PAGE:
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The Era of the Live Nation Monopoly

Published onAug 07, 2023
The Era of the Live Nation Monopoly

Every Taylor Swift fan knows the significance of Tuesday, November 15th, 2023 and for the millions without a Capital One card, Friday, November 18th—the release dates for the famed Eras Tour’s presale and sale tickets. Millions of people skipped school or work, missed meetings, and even took an off-call day in Torts class to ensure that they had the best chance of scoring tickets to the highly anticipated Taylor Swift tour.

A common memory both pre-sale ticket buyers or sale buyers will remember is the Ticketmaster website’s crashes, long wait times, and the multiple error messages that popped up when trying to checkout on the Ticketmaster site whenever they watch videos of the concert on social media and see pictures of friends dressing up in their favorite “Taylor Era.” These ticketless fans will forever blame Ticketmaster for not delivering quality customer service, causing them to miss a once in an era experience. Ticketmaster claims that these glitches were caused by an unprecedented demand in tickets. However, fans thought that Ticketmaster should have anticipated this demand because of the uniqueness of the tour. 

 However, the Ticketmaster site’s glitches that prevented can be attributed to the merger between Ticketmaster and Live Nation to form Live Nation Entertainment in 2010. This merger, approved by the Department of Justice (DOJ), sparked controversy among individuals in the music industry, as the two largest companies merged into one.

 Leading up to the merger, many competitors in the live music industry opposed the merger. The DOJ even found that the merger would significantly “decrease competition in primary ticketing services”  for the top concert venues. In addressing this concern, the DOJ, Ticketmaster, and Live Nation entered into a consent agreement aimed to decrease the anticompetitive effects, prohibiting the company “from misusing proprietary ticket information,” and forbidding the company from taking retaliatory measures against its competitors. Even with these measures, the DOJ was not successful in eliminating any monopolistic behavior. These measures prohibited potential entrants from entering the market and did not allow for much competition among previously existing competitors. Additionally, it took many years post-merger for concert venues to partner with other companies. Live Nation still remains under court-ordered monitoring after the DOJ received complaints of antitrust behavior.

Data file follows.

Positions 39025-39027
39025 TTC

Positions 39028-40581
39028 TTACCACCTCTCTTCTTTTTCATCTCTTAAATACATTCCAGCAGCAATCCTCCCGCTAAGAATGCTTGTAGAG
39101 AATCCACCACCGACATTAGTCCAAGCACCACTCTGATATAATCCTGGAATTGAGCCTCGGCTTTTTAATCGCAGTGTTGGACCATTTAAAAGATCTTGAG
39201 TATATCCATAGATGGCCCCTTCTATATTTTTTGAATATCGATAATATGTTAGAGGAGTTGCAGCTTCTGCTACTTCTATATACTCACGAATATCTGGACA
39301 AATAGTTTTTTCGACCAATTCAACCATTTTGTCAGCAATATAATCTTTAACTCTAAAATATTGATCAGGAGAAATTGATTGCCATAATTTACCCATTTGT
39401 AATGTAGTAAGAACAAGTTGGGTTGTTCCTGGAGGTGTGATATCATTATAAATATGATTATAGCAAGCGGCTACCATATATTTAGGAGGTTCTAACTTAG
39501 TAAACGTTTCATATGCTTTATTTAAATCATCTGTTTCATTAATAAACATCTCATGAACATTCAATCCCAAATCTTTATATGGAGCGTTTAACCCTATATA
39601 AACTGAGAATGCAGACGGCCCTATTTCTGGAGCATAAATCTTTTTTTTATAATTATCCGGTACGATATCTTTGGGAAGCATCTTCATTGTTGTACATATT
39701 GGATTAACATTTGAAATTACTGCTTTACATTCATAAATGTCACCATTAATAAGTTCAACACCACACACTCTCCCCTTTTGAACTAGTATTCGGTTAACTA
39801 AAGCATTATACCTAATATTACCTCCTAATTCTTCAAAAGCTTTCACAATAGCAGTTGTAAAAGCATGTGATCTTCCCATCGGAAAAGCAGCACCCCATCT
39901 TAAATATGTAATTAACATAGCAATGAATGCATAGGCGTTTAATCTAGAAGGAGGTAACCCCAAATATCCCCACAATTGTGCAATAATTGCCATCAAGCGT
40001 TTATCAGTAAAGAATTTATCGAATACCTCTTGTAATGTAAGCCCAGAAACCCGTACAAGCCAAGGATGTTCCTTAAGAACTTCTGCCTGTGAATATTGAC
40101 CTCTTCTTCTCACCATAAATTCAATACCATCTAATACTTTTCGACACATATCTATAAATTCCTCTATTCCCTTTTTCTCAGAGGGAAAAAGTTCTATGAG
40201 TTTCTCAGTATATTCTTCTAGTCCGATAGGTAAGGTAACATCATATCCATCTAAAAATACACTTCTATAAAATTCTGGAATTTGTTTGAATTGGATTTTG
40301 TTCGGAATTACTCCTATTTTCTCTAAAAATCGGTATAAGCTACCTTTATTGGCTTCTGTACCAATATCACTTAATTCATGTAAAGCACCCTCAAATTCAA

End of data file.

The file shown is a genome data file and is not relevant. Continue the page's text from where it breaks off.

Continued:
In January of 2023, Ticketmaster and Live Nation landed in the “hot seat” in front of the Judiciary Committee. Minnesota Senator Amy Klobuchar of Minnesota, the chair of the Judiciary Committee’s antitrust panel, said that the panel will address how the Ticketmaster and Live Nation merger affected both fans and artists due to their exorbitant prices and horrible customer service, which was especially prominent with the Taylor Swift tour tickets, that has led the companies to be the focus of a Judiciary Committee hearing regarding competition in the live entertainment industry. Senator Amy Klobuchar stated that Live Nation’s conduct made it "the definition of monopoly" and restoring market competition will ensure that fans receive better prices and service.

However, Joe Berchtold, the Live Nation president and chief financial officer, told the committee that the ticketing market is extremely competitive and that the main contributor to unfair consumer experiences is ticket scalping fueled by automated bots. Berchtold’s solution is for Congress to strengthen rules against automated ticketing. Senators did not agree with Berchtold’s description of the issue. Kathleen Bradish, the head of legal advocacy at the American Antitrust Institute, stated that Live Nation has “market control over ticketing, venues, and event promotion,” and that the best way to solve the problem is to strongly enforce antitrust laws. Karine Jean-Pierre, the White House press secretary, also said that the Biden wants to support dissolving the Live Nation merger with Ticketmaster to increase economic competition.

Many business executives in the live entertainment industry and senators alike believe that the best solution to increasing competition is to dissolve the merger between Live Nation and Ticketmaster. By separating the two companies, artists and promoters can decide which venues to host their shows and use different ticketing platforms to increase the market share of Live Nation’s competitors that have suffered tremendously after the merger. Hopefully, the merger’s dissolution can prevent fans of all artists from losing the opportunity to attend tours.

Eleana Tsiamtsiouris is a second-year student at Wake Forest University School of Law. She attended Boston College for her undergraduate degree where she majored in Economics and minored in Finance and Global Public Health and the Common Good. Upon graduation, she intends to pursue a career in corporate law.

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